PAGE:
Tempe, Arizona (NAPSI) - Periodontal disease is a chronic inflammatory disease that affects the gum tissue and bone supporting the teeth, according to the AmericanAcademy of Periodontology (AAP).
It’s a very common chronic disease, can lead to tooth loss and is associated with several other chronic inflammatory diseases, such as diabetes and heart disease. A new study shows half of Americans are living with a periodontal disease and don’t know it. The good news is that regular dental examinations are an effective way to catch and treat periodontal disease early.
A Common Disease
The study, published in the Journal of Dental Research, found that one out of every two American adults aged 30 and over has periodontal disease. In adults over age 65, prevalence estimates increase to just over 70 percent.
The findings of the study are based on the Centers for Disease Control and Prevention’s (CDC) most recent National Health and Nutrition Examination Survey (NHANES). It’s designed to assess the health and nutritional status of adults and children in theUnited States.
This edition of the NHANES has been described as the most comprehensive survey of periodontal health ever conducted in theU.S.The AAP has worked closely with the CDC since 2003 on periodontal disease surveillance.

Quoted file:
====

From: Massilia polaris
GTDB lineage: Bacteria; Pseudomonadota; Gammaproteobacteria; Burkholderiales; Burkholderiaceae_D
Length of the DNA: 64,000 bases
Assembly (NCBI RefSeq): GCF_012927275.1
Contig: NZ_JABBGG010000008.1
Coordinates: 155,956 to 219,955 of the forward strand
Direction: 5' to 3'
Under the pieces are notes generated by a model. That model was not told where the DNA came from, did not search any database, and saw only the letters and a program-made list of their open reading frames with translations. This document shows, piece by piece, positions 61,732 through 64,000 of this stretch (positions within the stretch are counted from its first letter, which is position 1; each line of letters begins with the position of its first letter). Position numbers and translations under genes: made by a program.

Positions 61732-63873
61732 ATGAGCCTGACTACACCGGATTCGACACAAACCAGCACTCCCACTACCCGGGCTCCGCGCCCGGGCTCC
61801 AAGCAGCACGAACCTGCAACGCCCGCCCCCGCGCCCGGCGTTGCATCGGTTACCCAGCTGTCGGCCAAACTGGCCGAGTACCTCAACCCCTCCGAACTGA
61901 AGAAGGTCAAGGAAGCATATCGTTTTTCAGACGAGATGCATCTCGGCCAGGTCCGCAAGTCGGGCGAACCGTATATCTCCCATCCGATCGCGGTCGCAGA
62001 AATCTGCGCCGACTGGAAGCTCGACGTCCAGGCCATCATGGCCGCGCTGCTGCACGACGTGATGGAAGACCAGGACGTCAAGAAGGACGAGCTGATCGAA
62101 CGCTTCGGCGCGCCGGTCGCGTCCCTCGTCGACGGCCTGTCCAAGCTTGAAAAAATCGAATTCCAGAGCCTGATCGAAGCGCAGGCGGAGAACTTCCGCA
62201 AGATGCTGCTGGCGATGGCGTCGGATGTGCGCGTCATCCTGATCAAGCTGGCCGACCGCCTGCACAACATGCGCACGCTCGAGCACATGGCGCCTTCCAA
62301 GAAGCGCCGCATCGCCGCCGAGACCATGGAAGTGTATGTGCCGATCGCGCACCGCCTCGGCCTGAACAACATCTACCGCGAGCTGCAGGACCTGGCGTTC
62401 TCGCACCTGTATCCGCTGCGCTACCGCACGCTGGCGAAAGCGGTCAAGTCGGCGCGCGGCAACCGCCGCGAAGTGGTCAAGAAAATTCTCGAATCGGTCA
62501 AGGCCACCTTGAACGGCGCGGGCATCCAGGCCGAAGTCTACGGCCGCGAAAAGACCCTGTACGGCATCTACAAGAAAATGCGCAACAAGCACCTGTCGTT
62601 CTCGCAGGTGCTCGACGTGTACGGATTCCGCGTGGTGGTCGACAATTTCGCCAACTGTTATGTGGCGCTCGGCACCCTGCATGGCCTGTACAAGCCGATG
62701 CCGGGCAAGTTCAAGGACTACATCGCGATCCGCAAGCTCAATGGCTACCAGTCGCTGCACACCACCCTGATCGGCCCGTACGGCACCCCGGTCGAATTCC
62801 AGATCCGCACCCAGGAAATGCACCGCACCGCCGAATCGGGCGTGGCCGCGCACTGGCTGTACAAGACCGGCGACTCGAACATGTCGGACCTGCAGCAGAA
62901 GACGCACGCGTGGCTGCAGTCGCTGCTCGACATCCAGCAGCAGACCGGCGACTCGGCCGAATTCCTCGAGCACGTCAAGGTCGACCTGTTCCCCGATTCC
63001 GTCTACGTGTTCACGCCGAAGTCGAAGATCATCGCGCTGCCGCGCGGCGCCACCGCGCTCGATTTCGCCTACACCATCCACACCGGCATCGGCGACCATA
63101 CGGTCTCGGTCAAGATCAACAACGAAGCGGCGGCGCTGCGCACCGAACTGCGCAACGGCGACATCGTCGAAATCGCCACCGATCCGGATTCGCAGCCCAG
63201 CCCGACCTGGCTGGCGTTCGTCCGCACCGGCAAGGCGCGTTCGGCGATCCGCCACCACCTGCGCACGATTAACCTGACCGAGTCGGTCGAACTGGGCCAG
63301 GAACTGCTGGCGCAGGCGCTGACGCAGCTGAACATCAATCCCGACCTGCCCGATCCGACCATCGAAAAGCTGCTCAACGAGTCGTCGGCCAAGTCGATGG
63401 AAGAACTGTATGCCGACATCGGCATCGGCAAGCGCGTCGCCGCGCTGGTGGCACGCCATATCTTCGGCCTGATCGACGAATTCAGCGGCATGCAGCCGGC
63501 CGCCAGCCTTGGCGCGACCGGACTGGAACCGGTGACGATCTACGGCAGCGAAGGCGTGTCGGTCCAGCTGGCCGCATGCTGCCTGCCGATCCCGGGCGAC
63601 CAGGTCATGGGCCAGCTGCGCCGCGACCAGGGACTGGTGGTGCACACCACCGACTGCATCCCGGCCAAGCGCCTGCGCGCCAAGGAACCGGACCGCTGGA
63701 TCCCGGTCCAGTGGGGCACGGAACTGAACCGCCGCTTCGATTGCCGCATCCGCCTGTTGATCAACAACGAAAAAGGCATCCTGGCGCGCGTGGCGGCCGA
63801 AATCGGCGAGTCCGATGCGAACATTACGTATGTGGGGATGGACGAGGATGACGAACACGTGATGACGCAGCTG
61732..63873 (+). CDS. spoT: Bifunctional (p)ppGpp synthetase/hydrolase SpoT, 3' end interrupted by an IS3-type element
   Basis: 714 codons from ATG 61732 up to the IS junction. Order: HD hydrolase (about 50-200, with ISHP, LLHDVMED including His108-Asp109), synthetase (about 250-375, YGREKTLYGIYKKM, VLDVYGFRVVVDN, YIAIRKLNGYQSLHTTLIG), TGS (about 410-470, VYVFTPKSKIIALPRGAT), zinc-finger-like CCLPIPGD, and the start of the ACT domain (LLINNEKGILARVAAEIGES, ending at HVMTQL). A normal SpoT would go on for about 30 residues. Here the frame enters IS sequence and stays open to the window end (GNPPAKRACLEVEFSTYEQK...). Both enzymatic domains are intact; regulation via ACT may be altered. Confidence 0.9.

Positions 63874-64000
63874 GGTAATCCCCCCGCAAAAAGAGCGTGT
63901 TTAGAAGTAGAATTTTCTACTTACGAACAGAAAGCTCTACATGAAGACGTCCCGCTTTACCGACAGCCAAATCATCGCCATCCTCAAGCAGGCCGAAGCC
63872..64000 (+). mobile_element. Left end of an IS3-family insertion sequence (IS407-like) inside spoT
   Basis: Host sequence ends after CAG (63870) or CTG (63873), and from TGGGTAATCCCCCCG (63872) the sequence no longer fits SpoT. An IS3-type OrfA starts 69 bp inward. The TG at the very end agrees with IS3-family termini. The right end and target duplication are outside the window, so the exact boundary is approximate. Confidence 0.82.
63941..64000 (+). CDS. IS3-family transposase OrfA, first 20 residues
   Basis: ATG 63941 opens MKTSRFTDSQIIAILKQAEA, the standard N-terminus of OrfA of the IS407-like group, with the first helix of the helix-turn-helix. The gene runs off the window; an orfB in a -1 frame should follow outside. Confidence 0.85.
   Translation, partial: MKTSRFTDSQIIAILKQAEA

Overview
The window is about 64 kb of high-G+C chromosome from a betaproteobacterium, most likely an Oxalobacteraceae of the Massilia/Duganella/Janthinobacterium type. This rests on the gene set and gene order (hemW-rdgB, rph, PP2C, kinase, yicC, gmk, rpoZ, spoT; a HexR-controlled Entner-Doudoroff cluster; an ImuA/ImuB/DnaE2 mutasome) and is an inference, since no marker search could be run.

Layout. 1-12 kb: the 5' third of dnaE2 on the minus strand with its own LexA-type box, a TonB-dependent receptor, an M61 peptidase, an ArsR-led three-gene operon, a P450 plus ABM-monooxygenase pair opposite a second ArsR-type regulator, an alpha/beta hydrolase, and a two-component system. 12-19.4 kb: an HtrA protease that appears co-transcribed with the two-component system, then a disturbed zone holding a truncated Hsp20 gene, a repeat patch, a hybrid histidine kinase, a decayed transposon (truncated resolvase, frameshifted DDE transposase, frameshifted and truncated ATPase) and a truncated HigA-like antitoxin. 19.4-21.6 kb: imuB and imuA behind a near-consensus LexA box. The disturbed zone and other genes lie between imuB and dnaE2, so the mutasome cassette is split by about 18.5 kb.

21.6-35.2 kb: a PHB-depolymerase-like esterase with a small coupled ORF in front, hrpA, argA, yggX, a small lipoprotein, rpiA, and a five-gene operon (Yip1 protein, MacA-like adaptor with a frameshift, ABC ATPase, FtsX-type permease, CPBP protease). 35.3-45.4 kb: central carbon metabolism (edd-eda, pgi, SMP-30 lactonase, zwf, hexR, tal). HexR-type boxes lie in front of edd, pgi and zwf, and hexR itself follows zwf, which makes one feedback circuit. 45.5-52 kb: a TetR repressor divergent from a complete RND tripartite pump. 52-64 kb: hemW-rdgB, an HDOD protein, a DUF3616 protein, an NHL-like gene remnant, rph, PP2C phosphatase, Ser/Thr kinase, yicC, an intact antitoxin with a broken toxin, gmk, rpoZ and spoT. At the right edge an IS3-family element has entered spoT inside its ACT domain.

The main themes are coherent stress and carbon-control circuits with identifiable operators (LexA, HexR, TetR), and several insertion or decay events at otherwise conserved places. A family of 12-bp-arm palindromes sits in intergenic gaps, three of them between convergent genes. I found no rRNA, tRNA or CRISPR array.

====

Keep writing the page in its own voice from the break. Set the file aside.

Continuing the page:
A Precise Measure
Said Pamela McClain, DDS, president of the AAP and a practicing periodontist, “For the first time, we now have a precise measure of the prevalence of periodontal disease, and can better understand the true severity and extent of periodontal disease in our country.”
Dr. McClain noted that these findings support the need for comprehensive periodontal evaluations annually. “To really know if you have periodontal disease, a dental professional must examine each tooth and below the gum line. A visual examination alone, even by the most qualified dentist, is not enough.”
She believes that these findings from the CDC suggest that it is more important than ever to receive a comprehensive periodontal evaluation from your dental professional every year.
To assess your risk for periodontal disease and learn more, visit www.perio.org.